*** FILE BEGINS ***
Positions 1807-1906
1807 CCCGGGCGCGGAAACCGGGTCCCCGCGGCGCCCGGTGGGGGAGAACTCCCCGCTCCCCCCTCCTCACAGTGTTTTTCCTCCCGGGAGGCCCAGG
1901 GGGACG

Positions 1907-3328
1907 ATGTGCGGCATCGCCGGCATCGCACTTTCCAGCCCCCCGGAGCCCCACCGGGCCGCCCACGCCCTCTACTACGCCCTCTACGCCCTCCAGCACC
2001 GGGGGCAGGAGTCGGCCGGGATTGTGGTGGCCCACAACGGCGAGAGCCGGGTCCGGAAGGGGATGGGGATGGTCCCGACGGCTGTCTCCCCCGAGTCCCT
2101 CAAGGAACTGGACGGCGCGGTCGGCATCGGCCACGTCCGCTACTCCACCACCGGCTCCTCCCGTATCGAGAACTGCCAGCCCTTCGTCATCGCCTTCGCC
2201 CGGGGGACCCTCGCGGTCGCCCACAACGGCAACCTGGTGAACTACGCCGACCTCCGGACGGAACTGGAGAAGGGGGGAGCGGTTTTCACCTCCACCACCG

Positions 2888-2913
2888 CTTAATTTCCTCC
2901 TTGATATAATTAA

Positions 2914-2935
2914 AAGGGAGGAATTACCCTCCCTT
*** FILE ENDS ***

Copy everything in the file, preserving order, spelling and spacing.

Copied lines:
Positions 1807-1906
1807 CCCGGGCGCGGAAACCGGGTCCCCGCGGCGCCCGGTGGGGGAGAACTCCCCGCTCCCCCCTCCTCACAGTGTTTTTCCTCCCGGGAGGCCCAGG
1901 GGGACG

Positions 1907-3328
1907 ATGTGCGGCATCGCCGGCATCGCACTTTCCAGCCCCCCGGAGCCCCACCGGGCCGCCCACGCCCTCTACTACGCCCTCTACGCCCTCCAGCACC
2001 GGGGGCAGGAGTCGGCCGGGATTGTGGTGGCCCACAACGGCGAGAGCCGGGTCCGGAAGGGGATGGGGATGGTCCCGACGGCTGTCTCCCCCGAGTCCCT
2101 CAAGGAACTGGACGGCGCGGTCGGCATCGGCCACGTCCGCTACTCCACCACCGGCTCCTCCCGTATCGAGAACTGCCAGCCCTTCGTCATCGCCTTCGCC
2201 CGGGGGACCCTCGCGGTCGCCCACAACGGCAACCTGGTGAACTACGCCGACCTCCGGACGGAACTGGAGAAGGGGGGAGCGGTTTTCACCTCCACCACCG

Positions 2888-2913
2888 CTTAATTTCCTCC
2901 TTGATATAATTAA

Positions 2914-2935
2914 AAGGGAGGAATTACCCTCCCTT